Also 1 year bought at Costco a big package of stickers and cut the strips so 5 stickers were on each strip and gave a strip per child.



Fruits are not the problem.



nickels



This article indicates, stop eating and breathing, breathing because even air we breathe is not pure , which will lead to some problem in body. Tongue outLaughingMoney mouthSmile



Original Post by: bigtex47

Original Post by: bigtex47

Are you telling me high fructose corn syrup can be compared to naturally occuring fructose found in fruit?  I find that hard to "digest."  Material I read equates high fructose corn syrup to a "foreign substance" unable to be recognized as a "true nutrient" and therefore improperly metabolized by the body and tending to be deposited as belly fat.


And I failed to include...a great percentage of corn grown today is genetically modified (GMO).  Bred to be resistant to the nasty herbicide, Roundup.  Don't get me started on that...


The thing that makes the fruit different than the hfcs is not the fructose in the fruit, it's the other vitamins and minerals in the fruit along with the fiber and the fact that fruit contains large quantities of water. So no question fruit is good for you. But if you took 10 apples, and removed all the water, all the fiber and every other chemical compound that was not fructose you would be left with fructose. If instead of eating hfcs you ate distilled apple fructose the effect on the body would be chemically identical. So eat your fruit if you want, I just ate half a dozen raspberries myself. But don't be fooled into thinking that agave nectar is somehow more healthful than hfcs it simply isn't because it's chemically identical. For example if I distilled water from a chemical plant and purified it and I distilled water from a wet land and purified it so it was pure h2o, both water's would have the same effect on your body, both being exclusively the same chemical despite the natural, and unnatural source. However, there are some cases in which this is not true. If you have any compelling research on this and fructose I'd be curious to read it, post up some links!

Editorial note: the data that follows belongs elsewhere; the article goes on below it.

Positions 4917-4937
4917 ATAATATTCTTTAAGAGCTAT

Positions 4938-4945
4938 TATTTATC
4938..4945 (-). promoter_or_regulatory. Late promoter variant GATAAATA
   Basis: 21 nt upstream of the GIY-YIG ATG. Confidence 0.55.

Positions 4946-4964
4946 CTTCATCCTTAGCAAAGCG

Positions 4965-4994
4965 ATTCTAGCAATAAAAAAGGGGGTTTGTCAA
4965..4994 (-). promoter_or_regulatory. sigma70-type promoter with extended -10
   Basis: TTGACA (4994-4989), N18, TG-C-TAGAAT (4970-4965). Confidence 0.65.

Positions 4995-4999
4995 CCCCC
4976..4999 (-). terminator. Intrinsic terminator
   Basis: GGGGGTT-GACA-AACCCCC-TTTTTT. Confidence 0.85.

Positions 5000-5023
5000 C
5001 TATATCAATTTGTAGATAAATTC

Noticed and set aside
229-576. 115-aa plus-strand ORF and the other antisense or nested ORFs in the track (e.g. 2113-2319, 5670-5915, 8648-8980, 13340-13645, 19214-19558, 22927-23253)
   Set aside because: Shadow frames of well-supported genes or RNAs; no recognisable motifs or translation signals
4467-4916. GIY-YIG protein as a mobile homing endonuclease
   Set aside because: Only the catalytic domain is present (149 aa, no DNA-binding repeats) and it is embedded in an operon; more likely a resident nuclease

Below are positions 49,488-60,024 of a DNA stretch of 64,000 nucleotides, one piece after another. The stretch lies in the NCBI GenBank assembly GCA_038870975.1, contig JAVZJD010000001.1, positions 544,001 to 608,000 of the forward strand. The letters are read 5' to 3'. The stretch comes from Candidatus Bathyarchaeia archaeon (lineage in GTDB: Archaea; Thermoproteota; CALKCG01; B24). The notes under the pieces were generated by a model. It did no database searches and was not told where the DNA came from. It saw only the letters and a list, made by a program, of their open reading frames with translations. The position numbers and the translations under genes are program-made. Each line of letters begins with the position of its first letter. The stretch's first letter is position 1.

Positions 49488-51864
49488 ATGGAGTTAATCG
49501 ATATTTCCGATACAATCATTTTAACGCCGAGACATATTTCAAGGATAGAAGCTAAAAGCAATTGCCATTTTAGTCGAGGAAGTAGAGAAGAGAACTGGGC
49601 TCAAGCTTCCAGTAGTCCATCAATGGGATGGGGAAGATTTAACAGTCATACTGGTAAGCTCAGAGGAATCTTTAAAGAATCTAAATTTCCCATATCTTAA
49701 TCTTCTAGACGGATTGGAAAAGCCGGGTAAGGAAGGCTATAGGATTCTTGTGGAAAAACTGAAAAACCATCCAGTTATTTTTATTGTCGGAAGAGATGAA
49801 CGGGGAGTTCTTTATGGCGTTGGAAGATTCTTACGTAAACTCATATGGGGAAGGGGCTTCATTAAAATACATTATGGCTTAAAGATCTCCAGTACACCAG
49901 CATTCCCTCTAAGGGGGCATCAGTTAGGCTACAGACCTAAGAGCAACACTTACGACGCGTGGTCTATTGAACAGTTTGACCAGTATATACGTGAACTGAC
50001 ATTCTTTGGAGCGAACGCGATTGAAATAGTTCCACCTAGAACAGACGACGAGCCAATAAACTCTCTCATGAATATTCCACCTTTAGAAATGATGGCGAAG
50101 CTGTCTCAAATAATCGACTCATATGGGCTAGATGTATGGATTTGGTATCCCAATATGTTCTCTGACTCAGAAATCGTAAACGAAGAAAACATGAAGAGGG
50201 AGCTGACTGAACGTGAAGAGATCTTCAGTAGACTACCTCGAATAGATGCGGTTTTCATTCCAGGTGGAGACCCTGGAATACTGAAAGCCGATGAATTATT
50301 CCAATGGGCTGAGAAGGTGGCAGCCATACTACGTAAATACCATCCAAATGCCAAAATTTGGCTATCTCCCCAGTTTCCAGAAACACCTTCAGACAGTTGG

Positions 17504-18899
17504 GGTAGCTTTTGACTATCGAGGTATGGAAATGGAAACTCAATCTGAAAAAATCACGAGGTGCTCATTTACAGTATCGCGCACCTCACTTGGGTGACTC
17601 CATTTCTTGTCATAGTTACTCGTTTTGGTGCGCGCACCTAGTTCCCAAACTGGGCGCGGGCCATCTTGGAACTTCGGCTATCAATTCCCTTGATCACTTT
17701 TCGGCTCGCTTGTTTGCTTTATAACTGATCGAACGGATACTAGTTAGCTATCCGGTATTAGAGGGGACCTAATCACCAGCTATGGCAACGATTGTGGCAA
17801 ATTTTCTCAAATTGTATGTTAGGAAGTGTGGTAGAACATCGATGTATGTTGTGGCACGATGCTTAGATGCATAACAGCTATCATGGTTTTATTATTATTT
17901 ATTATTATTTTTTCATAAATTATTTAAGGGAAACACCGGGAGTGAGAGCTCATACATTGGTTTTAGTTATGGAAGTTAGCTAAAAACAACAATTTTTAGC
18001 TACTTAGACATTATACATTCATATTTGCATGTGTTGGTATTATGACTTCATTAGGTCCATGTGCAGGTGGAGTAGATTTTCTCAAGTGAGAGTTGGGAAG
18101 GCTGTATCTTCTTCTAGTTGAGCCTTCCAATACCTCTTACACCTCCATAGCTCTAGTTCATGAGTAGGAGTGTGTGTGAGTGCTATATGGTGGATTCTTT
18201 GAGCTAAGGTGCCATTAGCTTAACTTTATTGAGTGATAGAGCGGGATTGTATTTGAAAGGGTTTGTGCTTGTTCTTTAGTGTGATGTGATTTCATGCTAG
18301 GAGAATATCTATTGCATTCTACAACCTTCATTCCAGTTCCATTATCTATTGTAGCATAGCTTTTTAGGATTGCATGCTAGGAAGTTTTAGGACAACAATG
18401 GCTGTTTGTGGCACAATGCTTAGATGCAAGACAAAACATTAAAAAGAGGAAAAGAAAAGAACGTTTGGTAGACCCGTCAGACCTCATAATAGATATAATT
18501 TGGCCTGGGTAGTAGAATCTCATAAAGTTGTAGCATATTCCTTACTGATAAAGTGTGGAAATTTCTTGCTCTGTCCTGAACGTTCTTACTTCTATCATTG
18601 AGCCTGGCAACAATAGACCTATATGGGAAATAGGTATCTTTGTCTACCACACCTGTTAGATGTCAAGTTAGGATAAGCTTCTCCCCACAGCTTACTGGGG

If you are confused about fruits and veggies being an issue, then you do not suffer from FM.  I still eat "safe" fruits and veggies.  After eliminating EVERYTHING and trying it all out one at a time an keeping a journal, I was able to tell what I could have and what I could not.  It's different for everyBODY.

 



I'm confused.  How much is too much fruit?  Most diets suggest that you eat most of your diets calories from fruits and vegetables.  Now what?



Original Post by: sanscot

I'm confused.  How much is too much fruit?  Most diets suggest that you eat most of your diets calories from fruits and vegetables.  Now what?


This is where this article is problematic. Unless you're on a specific diet, like a low fructose diet for Fructose Malabsorption (as I am) or a low sugar diet for diabetes, you can't eat too much fruit unless you ate some astronomically humungous amount of fruit in a day (in which case you'd probably be way over on calories and feeling sick and full to bursting besides).

This article mentions fruits that are high in free fructose because it has also mentioned fructose malabsorption (FM), for people to recognise if they have any of the symptoms mentioned after eating those fruits. What this article fails to mention is all the vegetables (asparagus, onions etc) that also can trigger FM symptoms.

The author really should have concentrated on the processed sugars (HFCS and refined white sugar) that are creeping into our diets more and more, and how we can keep these to a minimum.

Long story short: Fruit is GOOD. If you have FM, some fruits may still be good but this varies as sufferers have different tolerance levels.



well put nfri...